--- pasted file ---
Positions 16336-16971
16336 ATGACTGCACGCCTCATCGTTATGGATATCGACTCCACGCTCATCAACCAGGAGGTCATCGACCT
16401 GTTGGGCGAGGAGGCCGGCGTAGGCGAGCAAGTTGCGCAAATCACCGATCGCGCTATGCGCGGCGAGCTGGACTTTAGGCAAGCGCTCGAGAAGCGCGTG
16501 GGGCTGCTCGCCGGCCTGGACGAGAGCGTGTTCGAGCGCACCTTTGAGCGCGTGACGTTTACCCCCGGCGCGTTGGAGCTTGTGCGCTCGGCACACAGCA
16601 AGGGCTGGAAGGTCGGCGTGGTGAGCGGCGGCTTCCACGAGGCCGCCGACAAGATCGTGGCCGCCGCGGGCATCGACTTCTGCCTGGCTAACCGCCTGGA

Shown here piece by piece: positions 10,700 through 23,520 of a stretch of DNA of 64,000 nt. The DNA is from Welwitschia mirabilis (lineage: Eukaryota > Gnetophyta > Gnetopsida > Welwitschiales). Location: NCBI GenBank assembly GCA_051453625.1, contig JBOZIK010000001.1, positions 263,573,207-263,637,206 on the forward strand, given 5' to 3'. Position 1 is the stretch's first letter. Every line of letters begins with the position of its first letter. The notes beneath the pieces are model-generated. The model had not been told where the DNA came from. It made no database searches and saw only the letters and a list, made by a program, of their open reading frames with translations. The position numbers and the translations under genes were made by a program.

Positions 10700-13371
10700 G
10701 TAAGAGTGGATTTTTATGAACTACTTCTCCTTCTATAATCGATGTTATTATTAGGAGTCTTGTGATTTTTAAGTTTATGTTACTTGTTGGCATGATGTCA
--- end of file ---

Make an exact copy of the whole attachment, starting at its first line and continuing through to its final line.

Positions 16336-16971
16336 ATGACTGCACGCCTCATCGTTATGGATATCGACTCCACGCTCATCAACCAGGAGGTCATCGACCT
16401 GTTGGGCGAGGAGGCCGGCGTAGGCGAGCAAGTTGCGCAAATCACCGATCGCGCTATGCGCGGCGAGCTGGACTTTAGGCAAGCGCTCGAGAAGCGCGTG
16501 GGGCTGCTCGCCGGCCTGGACGAGAGCGTGTTCGAGCGCACCTTTGAGCGCGTGACGTTTACCCCCGGCGCGTTGGAGCTTGTGCGCTCGGCACACAGCA
16601 AGGGCTGGAAGGTCGGCGTGGTGAGCGGCGGCTTCCACGAGGCCGCCGACAAGATCGTGGCCGCCGCGGGCATCGACTTCTGCCTGGCTAACCGCCTGGA

Shown here piece by piece: positions 10,700 through 23,520 of a stretch of DNA of 64,000 nt. The DNA is from Welwitschia mirabilis (lineage: Eukaryota > Gnetophyta > Gnetopsida > Welwitschiales). Location: NCBI GenBank assembly GCA_051453625.1, contig JBOZIK010000001.1, positions 263,573,207-263,637,206 on the forward strand, given 5' to 3'. Position 1 is the stretch's first letter. Every line of letters begins with the position of its first letter. The notes beneath the pieces are model-generated. The model had not been told where the DNA came from. It made no database searches and saw only the letters and a list, made by a program, of their open reading frames with translations. The position numbers and the translations under genes were made by a program.

Positions 10700-13371
10700 G
10701 TAAGAGTGGATTTTTATGAACTACTTCTCCTTCTATAATCGATGTTATTATTAGGAGTCTTGTGATTTTTAAGTTTATGTTACTTGTTGGCATGATGTCA